Statins have been widely prescribed as lipid-lowering drugs and are associated with tendon rupture. Therefore, this study aimed to evaluate the possible biochemical changes in the Achilles tendon of rats after chronic treatment with statins. Dosages of statins were calculated using allometric scaling with reference to the 80mg/day and 20mg/day, doses recommended for humans. The rats were divided into the following groups: treated with simvastatin (S-20 and S-80), treated with atorvastatin (A-20 and A-80), and the control group that received no treatment (C). Measurements of low-density lipoprotein (LDL) in the plasma were performed. The levels of non-collagenous proteins, glycosaminoglycans (GAGs) and hydroxyproline were quantified. Western blotting for collagen I was performed, and the presence of metalloproteinases (MMPs)-2 and -9 was investigated through zymography. The concentration of non-collagenous proteins in S-20 was less than the C group. There was a significant increase in pro-MMP-2 activity in A-80 group and in active MMP-2 in S-20 group compared to the C group. A significant increase in latent MMP-9 activity was observed in both the A-80 and S-20 groups when compared to C group. In the A-20 group, there was a lower amount of collagen I in relation to C group. In addition, a higher concentration of hydroxyproline was found in the S-20 group than the C group. The analysis of GAGs showed a significant increase in the A-20 group when compared to C group. The treatment induced remarkable alterations in the Achilles tendon and the response of the tissue seems to depend of the used statin dosage. The presence of MMP-2 and MMP-9 is evidence of the degradation and remodeling processes in the extracellular matrix of the tendons. Our results show that statins induce imbalance of extracellular matrix components and possibly induce microdamage in tendons.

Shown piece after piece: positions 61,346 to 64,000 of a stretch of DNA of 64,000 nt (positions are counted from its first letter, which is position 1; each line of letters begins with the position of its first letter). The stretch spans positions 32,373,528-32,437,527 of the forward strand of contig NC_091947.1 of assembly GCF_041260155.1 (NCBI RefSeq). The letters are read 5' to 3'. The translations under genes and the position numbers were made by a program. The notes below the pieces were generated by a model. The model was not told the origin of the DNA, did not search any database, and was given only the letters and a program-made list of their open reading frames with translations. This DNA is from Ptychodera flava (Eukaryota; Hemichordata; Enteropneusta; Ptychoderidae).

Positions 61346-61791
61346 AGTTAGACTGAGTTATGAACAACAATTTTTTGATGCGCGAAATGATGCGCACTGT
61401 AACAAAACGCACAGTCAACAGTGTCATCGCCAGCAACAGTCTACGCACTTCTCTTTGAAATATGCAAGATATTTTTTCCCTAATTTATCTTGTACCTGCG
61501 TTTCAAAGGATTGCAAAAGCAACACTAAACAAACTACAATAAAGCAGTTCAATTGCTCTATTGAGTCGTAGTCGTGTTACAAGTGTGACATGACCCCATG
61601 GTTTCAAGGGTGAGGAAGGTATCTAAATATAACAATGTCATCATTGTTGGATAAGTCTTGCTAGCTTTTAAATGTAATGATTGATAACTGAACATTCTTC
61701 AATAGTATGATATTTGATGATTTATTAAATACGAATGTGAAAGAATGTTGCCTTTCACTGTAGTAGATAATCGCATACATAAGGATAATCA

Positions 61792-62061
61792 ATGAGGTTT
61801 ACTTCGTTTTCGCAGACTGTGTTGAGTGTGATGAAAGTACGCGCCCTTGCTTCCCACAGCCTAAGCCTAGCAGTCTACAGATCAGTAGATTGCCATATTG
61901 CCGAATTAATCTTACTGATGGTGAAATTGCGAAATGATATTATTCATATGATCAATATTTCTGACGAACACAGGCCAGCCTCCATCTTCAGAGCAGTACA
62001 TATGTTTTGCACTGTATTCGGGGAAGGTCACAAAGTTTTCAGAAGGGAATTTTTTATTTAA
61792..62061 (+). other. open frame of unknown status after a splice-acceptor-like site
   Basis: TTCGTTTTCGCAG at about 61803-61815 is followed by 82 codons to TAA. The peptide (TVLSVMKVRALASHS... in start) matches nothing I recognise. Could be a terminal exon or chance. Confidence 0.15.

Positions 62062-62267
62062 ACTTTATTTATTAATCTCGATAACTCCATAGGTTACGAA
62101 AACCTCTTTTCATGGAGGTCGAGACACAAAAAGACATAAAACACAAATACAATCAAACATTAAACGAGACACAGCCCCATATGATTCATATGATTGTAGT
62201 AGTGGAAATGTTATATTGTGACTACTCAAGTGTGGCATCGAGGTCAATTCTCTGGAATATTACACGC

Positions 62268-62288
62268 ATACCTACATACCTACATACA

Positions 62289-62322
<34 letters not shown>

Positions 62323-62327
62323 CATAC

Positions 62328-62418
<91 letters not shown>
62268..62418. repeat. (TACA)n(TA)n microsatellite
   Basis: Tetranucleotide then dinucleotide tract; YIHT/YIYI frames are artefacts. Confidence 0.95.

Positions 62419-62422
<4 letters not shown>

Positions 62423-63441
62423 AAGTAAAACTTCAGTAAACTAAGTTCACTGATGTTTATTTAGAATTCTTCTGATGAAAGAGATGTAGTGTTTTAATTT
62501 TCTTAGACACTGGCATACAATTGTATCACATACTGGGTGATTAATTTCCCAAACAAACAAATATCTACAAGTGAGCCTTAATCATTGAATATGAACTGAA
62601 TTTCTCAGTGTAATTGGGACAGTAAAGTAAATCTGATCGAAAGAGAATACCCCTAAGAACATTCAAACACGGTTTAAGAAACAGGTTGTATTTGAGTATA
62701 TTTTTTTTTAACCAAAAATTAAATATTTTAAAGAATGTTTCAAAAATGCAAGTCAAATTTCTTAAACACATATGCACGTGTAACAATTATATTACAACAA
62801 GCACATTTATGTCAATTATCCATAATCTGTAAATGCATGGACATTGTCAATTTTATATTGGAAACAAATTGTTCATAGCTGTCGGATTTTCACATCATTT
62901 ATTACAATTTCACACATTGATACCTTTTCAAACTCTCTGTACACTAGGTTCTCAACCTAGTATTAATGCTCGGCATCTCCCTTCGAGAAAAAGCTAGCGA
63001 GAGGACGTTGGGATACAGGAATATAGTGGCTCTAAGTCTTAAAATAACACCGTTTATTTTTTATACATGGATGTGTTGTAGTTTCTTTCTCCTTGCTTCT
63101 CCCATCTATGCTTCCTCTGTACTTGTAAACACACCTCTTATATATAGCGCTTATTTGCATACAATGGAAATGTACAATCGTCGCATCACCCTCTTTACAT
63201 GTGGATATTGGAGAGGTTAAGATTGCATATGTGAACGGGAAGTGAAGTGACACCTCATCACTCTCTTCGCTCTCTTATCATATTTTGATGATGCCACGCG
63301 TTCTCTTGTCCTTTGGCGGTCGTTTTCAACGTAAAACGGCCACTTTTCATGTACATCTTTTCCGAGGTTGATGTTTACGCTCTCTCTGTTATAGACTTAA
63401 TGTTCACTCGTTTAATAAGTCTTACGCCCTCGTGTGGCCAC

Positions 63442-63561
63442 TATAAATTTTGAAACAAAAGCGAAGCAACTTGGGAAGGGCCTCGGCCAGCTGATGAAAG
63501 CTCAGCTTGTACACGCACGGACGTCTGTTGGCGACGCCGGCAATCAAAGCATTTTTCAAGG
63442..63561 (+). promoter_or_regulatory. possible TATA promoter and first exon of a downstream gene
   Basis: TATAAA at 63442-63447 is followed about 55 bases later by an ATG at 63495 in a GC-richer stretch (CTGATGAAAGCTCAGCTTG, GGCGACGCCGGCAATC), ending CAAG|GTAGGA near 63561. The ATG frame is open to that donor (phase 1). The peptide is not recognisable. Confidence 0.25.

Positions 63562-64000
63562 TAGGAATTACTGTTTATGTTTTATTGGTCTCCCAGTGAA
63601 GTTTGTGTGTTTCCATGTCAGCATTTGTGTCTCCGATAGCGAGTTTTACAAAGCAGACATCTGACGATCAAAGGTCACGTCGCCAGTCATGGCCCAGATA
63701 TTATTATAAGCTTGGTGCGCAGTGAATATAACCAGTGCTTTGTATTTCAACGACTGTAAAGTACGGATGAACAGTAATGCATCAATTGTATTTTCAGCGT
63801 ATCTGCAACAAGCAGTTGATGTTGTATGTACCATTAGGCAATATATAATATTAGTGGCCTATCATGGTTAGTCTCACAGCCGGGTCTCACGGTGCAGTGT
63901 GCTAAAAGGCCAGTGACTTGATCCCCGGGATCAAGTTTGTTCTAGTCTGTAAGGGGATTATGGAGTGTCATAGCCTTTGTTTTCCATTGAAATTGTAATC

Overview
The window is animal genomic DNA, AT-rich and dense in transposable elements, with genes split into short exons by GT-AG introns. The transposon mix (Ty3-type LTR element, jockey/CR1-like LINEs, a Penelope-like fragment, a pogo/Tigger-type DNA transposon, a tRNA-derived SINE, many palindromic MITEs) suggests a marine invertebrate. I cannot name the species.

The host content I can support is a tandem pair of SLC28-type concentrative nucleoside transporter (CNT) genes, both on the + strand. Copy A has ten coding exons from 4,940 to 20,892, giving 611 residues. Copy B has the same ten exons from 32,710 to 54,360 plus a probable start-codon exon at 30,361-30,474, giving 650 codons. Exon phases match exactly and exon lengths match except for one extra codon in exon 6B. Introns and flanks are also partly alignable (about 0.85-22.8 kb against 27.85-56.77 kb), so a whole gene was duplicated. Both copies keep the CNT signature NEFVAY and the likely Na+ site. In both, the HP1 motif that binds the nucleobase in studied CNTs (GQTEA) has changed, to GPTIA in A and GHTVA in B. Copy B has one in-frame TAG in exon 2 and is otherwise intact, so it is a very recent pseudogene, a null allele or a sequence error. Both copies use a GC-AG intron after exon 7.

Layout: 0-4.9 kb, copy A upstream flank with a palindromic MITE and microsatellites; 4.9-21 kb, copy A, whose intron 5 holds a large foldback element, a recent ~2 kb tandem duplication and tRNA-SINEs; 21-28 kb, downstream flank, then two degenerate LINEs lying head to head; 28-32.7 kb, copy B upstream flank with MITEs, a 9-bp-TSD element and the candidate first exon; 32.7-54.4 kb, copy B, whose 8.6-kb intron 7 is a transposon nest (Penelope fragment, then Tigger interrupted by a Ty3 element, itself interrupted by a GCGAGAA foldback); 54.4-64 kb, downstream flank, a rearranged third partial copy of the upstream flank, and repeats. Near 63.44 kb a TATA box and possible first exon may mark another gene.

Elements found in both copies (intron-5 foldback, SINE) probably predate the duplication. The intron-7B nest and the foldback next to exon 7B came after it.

Keywords: Atorvastatin; Collagen; Extracellular matrix; Simvastatin.
Copyright © 2013 Elsevier Ireland Ltd. All rights reserved.